Bush told Newsmax there is no indication so far that Obama can pull off a Clintonian shift to the political center.
“It doesn’t appear to me that he’s going to pivot to the middle, or try to find common ground where there is,” Bush told Newsmax.TV.
“I hope he does that, I hope he tries to find common ground on the things that aren’t ideological. But it seems to me he’s totally committed to this ideology that’s out of step with the American people.”
Other highlights from Newsmax interview with Jeb Bush include:
- The apparent willingness of some tea party-backed candidates to shut down the federal government rather than raise the federal debt ceiling is “a little naïve. First of all, you can’t shut down the government. There are public safety, national security issues, that override a well-intended point, I’m sure, that government is way too big. Better to have a plan on how you reduce the debt by reducing the deficit. And that plan is out there.”
- He praised former Alaska Gov. Sarah Palin for having “incredible skill” politically, and says she appears to thrive on criticisms of her in the media. “She’s managed to figure out how to deal with this almost irrational displeasure of her. She turns it into a huge political strength. That requires just great political instincts, and she certainly has it.” But he said he would have to side with his mother Barbara Bush in the feud with Palin over what she termed “blue bloods” in the Republican Party.
- The Republican leader told Newsmax that Florida Gov. Charlie Crist had “abandoned” the Republican Party and was “not welcome” to return. If Crist does ever try to run again as a Republican, Bush predicts, “He’ll get crushed.”
- Bush slammed President Obama for failing to aggressively support the civil demonstrations against Iran President Mahmoud Ahmadinejad that followed Iran’s flawed election in 2009. Military options against Iran’s must not be removed from the table, he said, in order to curb Iran’s nuclear ambitions. Bush also called the latest WikiLeaks disclosure of tens of thousands of confidential diplomatic cables “abhorrent” and “absolutely disgusting.”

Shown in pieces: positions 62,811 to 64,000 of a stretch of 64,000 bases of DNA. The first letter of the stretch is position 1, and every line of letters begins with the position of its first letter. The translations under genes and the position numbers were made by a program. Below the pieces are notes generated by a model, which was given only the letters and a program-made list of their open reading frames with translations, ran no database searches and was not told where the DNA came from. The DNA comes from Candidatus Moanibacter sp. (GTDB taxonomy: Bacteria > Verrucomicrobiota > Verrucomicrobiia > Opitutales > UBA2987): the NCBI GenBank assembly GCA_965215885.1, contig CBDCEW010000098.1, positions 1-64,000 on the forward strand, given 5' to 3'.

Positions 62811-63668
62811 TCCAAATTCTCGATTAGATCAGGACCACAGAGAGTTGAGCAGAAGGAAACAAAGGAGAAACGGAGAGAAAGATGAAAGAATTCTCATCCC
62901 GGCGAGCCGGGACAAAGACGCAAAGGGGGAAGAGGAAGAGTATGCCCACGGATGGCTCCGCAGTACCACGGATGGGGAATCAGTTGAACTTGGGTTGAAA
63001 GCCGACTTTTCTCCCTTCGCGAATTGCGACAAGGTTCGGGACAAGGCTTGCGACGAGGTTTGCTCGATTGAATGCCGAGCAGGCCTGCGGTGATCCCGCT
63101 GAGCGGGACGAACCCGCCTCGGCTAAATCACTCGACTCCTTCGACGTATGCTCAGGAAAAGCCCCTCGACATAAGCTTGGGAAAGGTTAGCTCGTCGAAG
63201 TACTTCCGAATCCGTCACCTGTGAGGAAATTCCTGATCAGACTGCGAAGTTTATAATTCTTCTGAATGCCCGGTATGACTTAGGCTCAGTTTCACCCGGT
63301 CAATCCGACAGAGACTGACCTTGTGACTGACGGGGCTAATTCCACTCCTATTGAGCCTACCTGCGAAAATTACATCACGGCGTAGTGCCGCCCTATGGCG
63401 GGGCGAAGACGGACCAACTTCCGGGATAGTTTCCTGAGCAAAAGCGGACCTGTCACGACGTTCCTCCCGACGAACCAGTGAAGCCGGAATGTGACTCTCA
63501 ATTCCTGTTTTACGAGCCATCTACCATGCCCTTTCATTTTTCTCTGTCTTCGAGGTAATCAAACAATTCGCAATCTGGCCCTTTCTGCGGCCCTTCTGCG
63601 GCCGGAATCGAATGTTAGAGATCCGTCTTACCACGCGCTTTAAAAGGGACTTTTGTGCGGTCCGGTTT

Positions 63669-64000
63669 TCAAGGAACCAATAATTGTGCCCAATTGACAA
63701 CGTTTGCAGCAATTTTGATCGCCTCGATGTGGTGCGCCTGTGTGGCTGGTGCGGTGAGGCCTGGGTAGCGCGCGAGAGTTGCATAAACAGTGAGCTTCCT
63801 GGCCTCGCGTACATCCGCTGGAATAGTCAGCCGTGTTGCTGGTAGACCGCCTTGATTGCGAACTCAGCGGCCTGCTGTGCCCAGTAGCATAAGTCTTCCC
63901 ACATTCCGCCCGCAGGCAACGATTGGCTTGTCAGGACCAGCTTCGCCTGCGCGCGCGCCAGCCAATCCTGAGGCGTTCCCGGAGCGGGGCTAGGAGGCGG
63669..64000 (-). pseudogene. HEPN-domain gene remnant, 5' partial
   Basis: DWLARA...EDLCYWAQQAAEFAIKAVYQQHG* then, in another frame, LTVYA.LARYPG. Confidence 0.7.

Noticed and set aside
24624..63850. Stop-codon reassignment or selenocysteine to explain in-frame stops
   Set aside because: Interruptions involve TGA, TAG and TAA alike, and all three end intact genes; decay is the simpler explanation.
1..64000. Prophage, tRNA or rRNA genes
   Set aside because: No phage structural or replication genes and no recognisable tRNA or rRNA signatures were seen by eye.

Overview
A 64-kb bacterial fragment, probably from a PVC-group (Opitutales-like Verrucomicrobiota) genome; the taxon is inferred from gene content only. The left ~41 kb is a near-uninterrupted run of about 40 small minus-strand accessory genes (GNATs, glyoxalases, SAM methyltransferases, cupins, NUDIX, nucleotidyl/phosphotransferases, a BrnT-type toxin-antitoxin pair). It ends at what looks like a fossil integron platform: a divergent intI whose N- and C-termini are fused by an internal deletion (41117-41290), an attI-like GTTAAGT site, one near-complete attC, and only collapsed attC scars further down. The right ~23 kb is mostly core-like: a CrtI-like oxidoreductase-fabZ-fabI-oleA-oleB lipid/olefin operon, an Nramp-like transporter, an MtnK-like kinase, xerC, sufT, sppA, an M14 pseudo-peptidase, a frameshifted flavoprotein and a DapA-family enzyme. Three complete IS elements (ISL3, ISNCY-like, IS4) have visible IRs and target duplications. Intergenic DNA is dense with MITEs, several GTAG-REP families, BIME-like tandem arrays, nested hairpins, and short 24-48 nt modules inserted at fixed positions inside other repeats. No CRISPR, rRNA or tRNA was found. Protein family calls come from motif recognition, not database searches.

- The former governor of Florida also said that the popularity of his older brother, former President George W. Bush, is rising again in part due to the inevitable comparison with President Obama. The former president has been on a national tour promoting his book "Decision Points."
- States such as Florida that have been relatively successful in keeping their finances in order should not be penalized while states that overextended their liabilities get bailed out by the federal government, he said. “We should make sure that the bad-behaving states don’t get in the front of the line for any kind of bailout in Washington at the expense of states like Florida who have behaved significantly better,” he said.
- He called education reform “a key element in our revival of America.” But he said federal policies have created “these monopolies” all around the country, school districts that he says are centered on the job needs of adults rather than the educational needs of children.
Bush said he cannot envision a circumstance that would lure him into making a presidential run.
“But look, what I have said — and it creates all sorts of scurrying around and speculation — is you never say never in life. All I’ve said is I’m not running in 2012,” Bush told Newsmax.
Editor's Note: See the Jeb Bush Video Clips and Read Other Excerpts from His Interview, Click Links Below: